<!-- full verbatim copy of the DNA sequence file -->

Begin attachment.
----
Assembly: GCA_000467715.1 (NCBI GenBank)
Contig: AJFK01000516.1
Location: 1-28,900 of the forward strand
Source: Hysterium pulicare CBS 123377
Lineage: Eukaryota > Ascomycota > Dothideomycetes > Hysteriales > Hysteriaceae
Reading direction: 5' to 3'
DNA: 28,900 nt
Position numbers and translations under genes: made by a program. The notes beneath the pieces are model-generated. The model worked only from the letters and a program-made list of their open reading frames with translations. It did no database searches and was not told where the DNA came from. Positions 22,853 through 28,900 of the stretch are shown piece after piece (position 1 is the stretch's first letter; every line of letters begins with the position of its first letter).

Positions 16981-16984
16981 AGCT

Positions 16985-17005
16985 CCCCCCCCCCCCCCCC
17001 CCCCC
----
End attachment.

Assembly: GCA_000467715.1 (NCBI GenBank)
Contig: AJFK01000516.1
Location: 1-28,900 of the forward strand
Source: Hysterium pulicare CBS 123377
Lineage: Eukaryota > Ascomycota > Dothideomycetes > Hysteriales > Hysteriaceae
Reading direction: 5' to 3'
DNA: 28,900 nt
Position numbers and translations under genes: made by a program. The notes beneath the pieces are model-generated. The model worked only from the letters and a program-made list of their open reading frames with translations. It did no database searches and was not told where the DNA came from. Positions 22,853 through 28,900 of the stretch are shown piece after piece (position 1 is the stretch's first letter; every line of letters begins with the position of its first letter).

Positions 16981-16984
16981 AGCT

Positions 16985-17005
16985 CCCCCCCCCCCCCCCC
17001 CCCCC